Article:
Whiteley v. City of Baltimore
|23 June 1910
|77 A. 882,113 Md. 541
|WHITELEY v. MAYOR AND CITY COUNCIL OF BALTIMORE et al.
|Maryland Court of Appeals
Appeal from Baltimore City Court; Henry Stockbridge, Judge.
Proceedings by the Mayor and City Council of Baltimore and others to open a street.From an order overruling the motion of J. Holmes Whiteley to quash and set aside the proceedings, he appeals. Affirmed.
Argued before BOYD, C.J., and BRISCOE, PEARCE, BURKE, THOMAS, and URNER, JJ.
William S. Bryan, Jr., for appellant.
Albert C. Ritchie, for appellees.
This is an appeal from an order of the Baltimore city court overruling a motion to quash and set aside the proceedings to open Thirtieth street, in the city of Baltimore, through certain property in which the appellant has an interest. The appellant relies on three grounds in the motion, which we will consider in the order therein named.
1. The first reason assigned is that the ordinance under which the proceedings were taken is void because the preliminary plat filed in the office of the commissioners for opening streets prior to the passage of the ordinance did not have on it a schoolhouse which belonged to the city. Section 828, art. 4 c. 123, Laws 1898, provides that before the mayor and city council of Baltimore shall pass any ordinance under section 6 of that article, paragraph "Streets, Bridges and Highways," relating to laying out, opening, etc., any street, square, lane, or alley, notice shall be given by advertisement published once a week for six consecutive weeks in two daily newspapers in said city that application will be made for the passage of such ordinance; and notice shall also be given by filing in the office of the commissioners for opening streets on or before the first day of such publication a map as described therein, "which, in case of laying out, opening, extending, widening or straightening shall show the course and the lines of the projected improvement, and also the lots and buildings thereon which shall be taken or destroyed, in whole or in part." The plat in this case was filed on May 20, 1907, and the first publication of the advertisement was on December 20th of that year. An agreed statement of facts filed in the case shows that the schoolhouse referred to "was not a permanent schoolhouse, that it was no part of the permanent improvement in the neighborhood of Thirtieth street, but was a portable schoolhouse, movable from place to place as the exigencies of the school board required." It is admitted it was not near Thirtieth street on or before May 20, 1907, but was moved partially on the bed of that street in the early part of December, 1907, and, when the final "damage and benefit plat" was prepared, the schoolhouse was in place as shown on that plat. It is movable by taking it to pieces and moving it from place to place in sections, and then the sections are put together. It "simply rests upon the ground, and has no foundations whatever." Regardless of the fact that the schoolhouse belonged to the city, such a building is not within the meaning of the charter. It was not to be "taken or destroyed, in whole or in part," in the sense the provision is used. The agreed statement says "Said schoolhouse is not to be taken in any way in connection with the Thirtieth street opening, but, when the work begins, it will be moved elsewhere." It is therefore admitted that it was not to be "taken," and it certainly will not be "destroyed," in whole or part, when it is only to be taken apart and put together again, as such a building is intended to be. The only possible loss or inconvenience which the city might sustain would be that it might be necessary to remove it sooner than it would have been moved if the street was not to be opened, but it can scarcely be contended that such expenses should be allowed in a proceeding of this character, where one department of the city government (department of education) placed the temporary structure there after the map had been filed with another department. The charter expressly recognizes the filing of the map as notice, and it must at least be held to be such notice to the city and its various departments as would deprive it or any of them of compensation for expenses incurred in moving it under the circumstances shown by this record. But, in addition to that, it could not have been intended that placing a temporary structure of such character as this is on the limits of a proposed street after the map was filed could invalidate the proceedings because that preliminary map did not contain the structure. It could not have shown it on May 20, 1907, for the simple reason that it was not there to be shown. If such an omission could defeat proceedings of this character, the city authorities would be required to keep a lookout for portable buildings up to the very time the map is filed, and, if placing such a structure there after the preliminary map had been filed would invalidate the proceedings, why would not placing it there after the publication of the notice in the newspaper, but before the assessment of damages and benefits? If such a construction be given this requirement of the charter, it would be an easy way for those opposed to such improvements to obstruct and defeat them, for publishing the notice and filing the map are undoubtedly conditions precedent to passing a valid ordinance for the opening of a street. Baltimore v. Grand Lodge, 44 Md. 436; Burk v. Baltimore, 77 Md. 469, 26 A. 868. So, without giving other reasons, we cannot adopt the contention of the appellant as to that question.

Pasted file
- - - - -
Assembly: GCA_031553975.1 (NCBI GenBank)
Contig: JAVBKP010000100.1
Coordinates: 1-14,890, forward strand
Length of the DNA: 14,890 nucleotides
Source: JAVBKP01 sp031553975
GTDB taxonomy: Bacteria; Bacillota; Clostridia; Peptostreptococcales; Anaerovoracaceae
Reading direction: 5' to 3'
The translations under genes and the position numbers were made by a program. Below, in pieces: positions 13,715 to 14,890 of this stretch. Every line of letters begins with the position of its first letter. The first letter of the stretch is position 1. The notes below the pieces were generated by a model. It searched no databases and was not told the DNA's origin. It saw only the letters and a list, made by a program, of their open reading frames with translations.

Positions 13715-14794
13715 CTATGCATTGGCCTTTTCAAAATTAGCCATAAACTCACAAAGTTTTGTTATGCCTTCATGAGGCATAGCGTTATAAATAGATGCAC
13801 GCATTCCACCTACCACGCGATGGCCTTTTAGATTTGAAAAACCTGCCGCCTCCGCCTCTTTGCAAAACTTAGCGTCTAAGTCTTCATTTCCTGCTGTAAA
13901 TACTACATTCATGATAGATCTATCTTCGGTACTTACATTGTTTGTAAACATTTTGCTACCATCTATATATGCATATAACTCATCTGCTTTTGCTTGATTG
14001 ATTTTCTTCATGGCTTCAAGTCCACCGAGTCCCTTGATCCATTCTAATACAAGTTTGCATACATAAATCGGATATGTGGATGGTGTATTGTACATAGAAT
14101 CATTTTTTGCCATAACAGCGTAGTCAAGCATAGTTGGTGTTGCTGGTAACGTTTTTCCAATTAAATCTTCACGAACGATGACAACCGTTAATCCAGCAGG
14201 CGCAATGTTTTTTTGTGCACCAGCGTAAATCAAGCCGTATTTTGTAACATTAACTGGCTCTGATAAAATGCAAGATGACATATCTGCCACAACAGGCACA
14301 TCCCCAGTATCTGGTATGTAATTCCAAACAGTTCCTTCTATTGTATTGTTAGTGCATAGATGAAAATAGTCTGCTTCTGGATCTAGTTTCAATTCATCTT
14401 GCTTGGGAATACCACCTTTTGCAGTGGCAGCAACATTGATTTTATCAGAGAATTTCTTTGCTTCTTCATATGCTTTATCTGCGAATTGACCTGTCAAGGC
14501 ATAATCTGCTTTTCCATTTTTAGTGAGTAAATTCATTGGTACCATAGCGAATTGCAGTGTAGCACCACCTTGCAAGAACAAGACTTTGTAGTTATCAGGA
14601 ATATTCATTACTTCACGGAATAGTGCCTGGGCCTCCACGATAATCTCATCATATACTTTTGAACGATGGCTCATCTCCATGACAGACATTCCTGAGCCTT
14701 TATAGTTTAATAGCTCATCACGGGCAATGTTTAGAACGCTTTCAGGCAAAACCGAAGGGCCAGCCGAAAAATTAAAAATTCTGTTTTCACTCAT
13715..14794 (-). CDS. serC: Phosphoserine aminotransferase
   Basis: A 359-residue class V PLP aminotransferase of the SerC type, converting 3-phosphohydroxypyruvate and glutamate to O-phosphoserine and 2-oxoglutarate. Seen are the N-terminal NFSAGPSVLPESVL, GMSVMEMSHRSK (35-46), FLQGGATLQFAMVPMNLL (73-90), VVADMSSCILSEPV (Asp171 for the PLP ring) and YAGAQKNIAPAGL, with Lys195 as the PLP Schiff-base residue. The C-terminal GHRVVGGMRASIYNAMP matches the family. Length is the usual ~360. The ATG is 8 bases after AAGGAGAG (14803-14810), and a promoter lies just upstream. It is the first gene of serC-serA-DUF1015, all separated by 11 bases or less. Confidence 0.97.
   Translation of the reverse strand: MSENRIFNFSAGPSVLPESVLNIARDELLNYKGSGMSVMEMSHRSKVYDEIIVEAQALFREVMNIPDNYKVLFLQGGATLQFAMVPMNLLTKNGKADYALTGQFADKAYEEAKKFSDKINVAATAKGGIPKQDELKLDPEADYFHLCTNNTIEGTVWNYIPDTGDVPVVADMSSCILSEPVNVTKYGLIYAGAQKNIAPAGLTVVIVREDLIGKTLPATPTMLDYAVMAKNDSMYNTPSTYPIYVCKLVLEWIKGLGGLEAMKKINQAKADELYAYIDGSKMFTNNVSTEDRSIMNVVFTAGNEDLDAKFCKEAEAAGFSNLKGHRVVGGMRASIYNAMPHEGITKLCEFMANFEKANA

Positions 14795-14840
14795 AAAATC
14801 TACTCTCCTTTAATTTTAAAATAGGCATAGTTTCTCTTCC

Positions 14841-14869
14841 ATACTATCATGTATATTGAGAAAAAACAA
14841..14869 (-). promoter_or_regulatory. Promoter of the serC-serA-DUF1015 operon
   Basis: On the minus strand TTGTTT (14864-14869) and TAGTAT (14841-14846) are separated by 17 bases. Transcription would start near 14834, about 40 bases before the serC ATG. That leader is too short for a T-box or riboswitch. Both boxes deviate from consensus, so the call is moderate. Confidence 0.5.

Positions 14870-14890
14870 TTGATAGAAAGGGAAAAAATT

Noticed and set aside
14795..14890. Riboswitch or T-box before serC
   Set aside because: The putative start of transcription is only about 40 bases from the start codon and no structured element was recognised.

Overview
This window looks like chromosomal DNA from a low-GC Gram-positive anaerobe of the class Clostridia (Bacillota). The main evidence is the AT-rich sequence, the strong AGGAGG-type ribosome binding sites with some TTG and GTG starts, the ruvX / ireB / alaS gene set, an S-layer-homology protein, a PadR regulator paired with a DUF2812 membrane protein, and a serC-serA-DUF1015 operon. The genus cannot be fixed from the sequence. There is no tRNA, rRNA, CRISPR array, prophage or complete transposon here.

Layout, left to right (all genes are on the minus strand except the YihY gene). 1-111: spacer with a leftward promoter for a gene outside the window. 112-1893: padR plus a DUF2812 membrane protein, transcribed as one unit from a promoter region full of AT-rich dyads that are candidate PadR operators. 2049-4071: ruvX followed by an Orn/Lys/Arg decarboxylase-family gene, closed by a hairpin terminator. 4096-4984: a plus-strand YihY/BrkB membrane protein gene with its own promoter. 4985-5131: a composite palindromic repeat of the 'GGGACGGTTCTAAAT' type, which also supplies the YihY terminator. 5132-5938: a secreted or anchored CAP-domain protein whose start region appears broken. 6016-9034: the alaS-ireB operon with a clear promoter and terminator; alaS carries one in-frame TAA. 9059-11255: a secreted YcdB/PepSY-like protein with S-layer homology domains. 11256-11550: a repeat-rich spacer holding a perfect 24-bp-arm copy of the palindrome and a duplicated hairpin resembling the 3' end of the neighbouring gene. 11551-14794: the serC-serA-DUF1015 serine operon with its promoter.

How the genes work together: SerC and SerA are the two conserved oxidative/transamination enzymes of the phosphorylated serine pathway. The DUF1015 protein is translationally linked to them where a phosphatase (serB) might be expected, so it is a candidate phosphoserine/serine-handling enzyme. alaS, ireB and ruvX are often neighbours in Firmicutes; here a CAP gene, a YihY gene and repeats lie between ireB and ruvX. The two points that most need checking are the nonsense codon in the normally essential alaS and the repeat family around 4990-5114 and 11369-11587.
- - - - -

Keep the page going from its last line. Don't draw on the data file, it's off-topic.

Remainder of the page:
2. The next ground relied on is that the commissioners for opening streets did not give 30 days' notice in two daily newspapers published in the English language before the first meeting to execute the ordinance, but only inserted it in one newspaper published in the English language, and in one published in the German language. Section 829 provides that: "Before any commissioners appointed by any ordinance of said corporation under the two preceding sections shall proceed to the performance of their duty, they shall give notice in at least two of the daily newspapers in the city of Baltimore of the object of the ordinance under which they propose to act, at least thirty days before the time of their first meeting to execute the same." This court held in Bennett v. Baltimore, 106 Md. 484, 68 A. 14, that: "In the absence of a direction to the contrary, the publication of a notice required by law to be made must be in the English language and in a newspaper printed in that language." That has since been followed in Wannenwetsch v....